I’m researching on church and future trends and models, and came across your site. Thank you for your insights. It seems to me this article addresses a topic whose ship has sailed. I think the current institutional Christianity church model, in all forms large and small, are confining and has led to the current post-Christian cynicism about church. And by it’s very nature the current model is narcissistic, or has a built in feature for a cult of personality leadership.

    I have been involved with ministry for the last 28 years, and am finally taking a break because of the dissonance I’ve been sensing over the last 10 years in terms of the assumed correct infrastructure (method) of the church.

  2. Josh on October 19, 2019 at 11:39 am

    “Poor leaders list a million reasons why something won’t work. Great leaders find the one reason it will.”

    Thanks for this great point. Another reason optimism is such a force multiplier for leaders. Thanks, Carey.

  3. Kyle on October 10, 2019 at 9:56 pm

    The link to Andy Stanley’s classic systems talk is not correct. Do you happen to have the right one? I’m interested in reading more about that. Thanks!

    • Carey Nieuwhof on October 11, 2019 at 3:15 pm

      Hey Kyle,

      Dillon here, Carey’s assistant. I’d love to help!

      That original link is down, but here is a separate link:

      Hope this helps!

      • Kyle on October 14, 2019 at 8:41 pm

        Awesome… Thank you!

  4. Mark McDonald on October 2, 2019 at 7:03 pm

    Thanks for a great article.

    To answer your final question – I’m learning more from small church models than the mega-church. Our church building seats 120 people with no other spaces for kids ministry. So models of church that require a large multi room campus won’t work for us. At this season of our ministry we have to be the good “local cafe” rather than the “starbucks”. Perhaps in the future our building situation will change, until then we will sow where God has us.

    Having said that I think leadership is leadership so I learn from all types of leaders. That is why your podcast is so valuable, lots of different voices in the leadership space.

  5. Sam Brown on October 2, 2019 at 12:23 pm


    How do you think this applies to Church Planting organizations such as ARC where many Churches are being planted with the same models? It seems as if many of these Churches are using a model that seems to be working extremely well despite any contextual issues. Curious to hear your thoughts

  6. Stuart Luce on October 2, 2019 at 10:36 am

    Carey, thanks so very much!! Could you write or share more about the major models that churches are built upon. I’d never thought deeply about this, but it makes absolute sense. Thanks again!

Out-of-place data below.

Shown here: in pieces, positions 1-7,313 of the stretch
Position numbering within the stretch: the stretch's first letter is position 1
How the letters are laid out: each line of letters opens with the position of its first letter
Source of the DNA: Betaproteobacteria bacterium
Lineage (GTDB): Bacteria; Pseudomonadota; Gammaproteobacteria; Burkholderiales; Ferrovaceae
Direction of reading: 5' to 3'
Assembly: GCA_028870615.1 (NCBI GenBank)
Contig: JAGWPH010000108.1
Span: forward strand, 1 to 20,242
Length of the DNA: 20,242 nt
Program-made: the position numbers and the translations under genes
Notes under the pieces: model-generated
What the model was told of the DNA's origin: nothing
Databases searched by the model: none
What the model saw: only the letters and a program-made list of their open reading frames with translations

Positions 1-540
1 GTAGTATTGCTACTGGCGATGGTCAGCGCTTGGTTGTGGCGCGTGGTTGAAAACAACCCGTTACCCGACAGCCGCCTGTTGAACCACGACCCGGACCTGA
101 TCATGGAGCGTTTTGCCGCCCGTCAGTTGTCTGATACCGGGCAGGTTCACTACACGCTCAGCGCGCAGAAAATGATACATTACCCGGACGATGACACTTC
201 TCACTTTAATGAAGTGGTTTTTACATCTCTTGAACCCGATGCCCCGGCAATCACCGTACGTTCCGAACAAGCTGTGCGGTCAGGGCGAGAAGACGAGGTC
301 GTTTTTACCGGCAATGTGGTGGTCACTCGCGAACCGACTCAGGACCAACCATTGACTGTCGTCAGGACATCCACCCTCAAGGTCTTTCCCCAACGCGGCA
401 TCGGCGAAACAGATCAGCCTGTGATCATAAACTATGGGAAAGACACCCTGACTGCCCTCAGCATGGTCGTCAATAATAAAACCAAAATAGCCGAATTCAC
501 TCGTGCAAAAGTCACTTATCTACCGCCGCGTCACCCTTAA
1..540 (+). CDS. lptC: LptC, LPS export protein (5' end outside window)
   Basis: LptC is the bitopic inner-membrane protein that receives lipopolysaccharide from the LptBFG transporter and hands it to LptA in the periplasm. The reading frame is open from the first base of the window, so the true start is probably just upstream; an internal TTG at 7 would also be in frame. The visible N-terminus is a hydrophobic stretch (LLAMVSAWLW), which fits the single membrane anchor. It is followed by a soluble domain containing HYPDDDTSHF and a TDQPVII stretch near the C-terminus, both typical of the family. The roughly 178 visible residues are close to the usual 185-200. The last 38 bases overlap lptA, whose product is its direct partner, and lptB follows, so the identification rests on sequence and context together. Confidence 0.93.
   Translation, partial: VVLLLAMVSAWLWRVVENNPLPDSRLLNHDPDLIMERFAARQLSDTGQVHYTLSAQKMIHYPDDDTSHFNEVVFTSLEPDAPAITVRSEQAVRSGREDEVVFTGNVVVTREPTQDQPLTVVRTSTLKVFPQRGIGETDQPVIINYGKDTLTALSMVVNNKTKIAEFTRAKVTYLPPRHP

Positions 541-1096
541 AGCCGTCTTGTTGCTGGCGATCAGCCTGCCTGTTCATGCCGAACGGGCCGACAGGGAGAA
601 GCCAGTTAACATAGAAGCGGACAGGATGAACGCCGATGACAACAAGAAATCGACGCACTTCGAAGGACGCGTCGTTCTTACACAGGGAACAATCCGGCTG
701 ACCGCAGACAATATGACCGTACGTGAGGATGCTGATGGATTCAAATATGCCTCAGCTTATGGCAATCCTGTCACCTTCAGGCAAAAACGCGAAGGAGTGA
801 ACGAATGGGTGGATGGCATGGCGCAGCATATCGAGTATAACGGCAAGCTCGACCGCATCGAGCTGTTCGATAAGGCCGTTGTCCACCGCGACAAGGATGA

7. Michael Hendersonson on October 2, 2019 at 10:10 am

    Great article! Thanks!

  8. Gregg Doyle on October 2, 2019 at 10:00 am

    I have 30 years of experience with a mega-church where I am a member. We tried a new program every couple of years without ever fundamentally changing our view of organization and authority. After being heavily involved with four of these programs, I realized that while the programs appeared to follow the book, there were always subtle changes so that organizationally nothing had to change. Also as a design engineer, I have been involved in over 50 church projects in four states and have heard almost every ministry growth plan there is. I have heard sermon after sermon about why the congregation should follow the next new program. Two things have become abundantly clear. The programs were only for the congregation, and there were never any mistakes. When the last program did not work it just disappeared. Sadly, whether from this, or just the general trend, my church is shrinking. I have said all this to say, follow these recommendations. If you only want to grow your church but not change how you run things, do not waste my time or yours with the next “new” program.

  9. Hope on October 2, 2019 at 9:49 am

    This is one of the best articles I’ve read! I’ve been saying this for years and applying it to my own ministries/programs. I learned early on that the details of what others do may not work for me and my organization, but if I can figure out the why behind it, the principles often do. Then I take the idea, rework it, try it out, make adjustments and apply it in a way that works for us. Sometimes it still doesn’t work or I know it will work at the right time and now just isn’t it, but more times than not, if I’ve taken the time to understand the why behind a program or model or system, I come up with something that works for my organization. We often copy what’s on the outside, but it’s what’s on the inside that matters most. Why did this church do this and why did it work? If I can answer that, I’ve learned something very valuable. I wish more leaders understood this. I really could go on and on about how I feel about this article. I’m kind of passionate about this aspect of ministry. Thanks so much for sharing this. What a much-needed message!

  10. Dotun on October 2, 2019 at 9:15 am

    Thank you Carey. Great insight as always. Appreciate all you do.

  11. Chuck on October 2, 2019 at 8:55 am

    Sage advice indeed. One size does NOT fit all. One author likens that realization to Jesus’ Parable of the Sowers. Different souls need different approaches.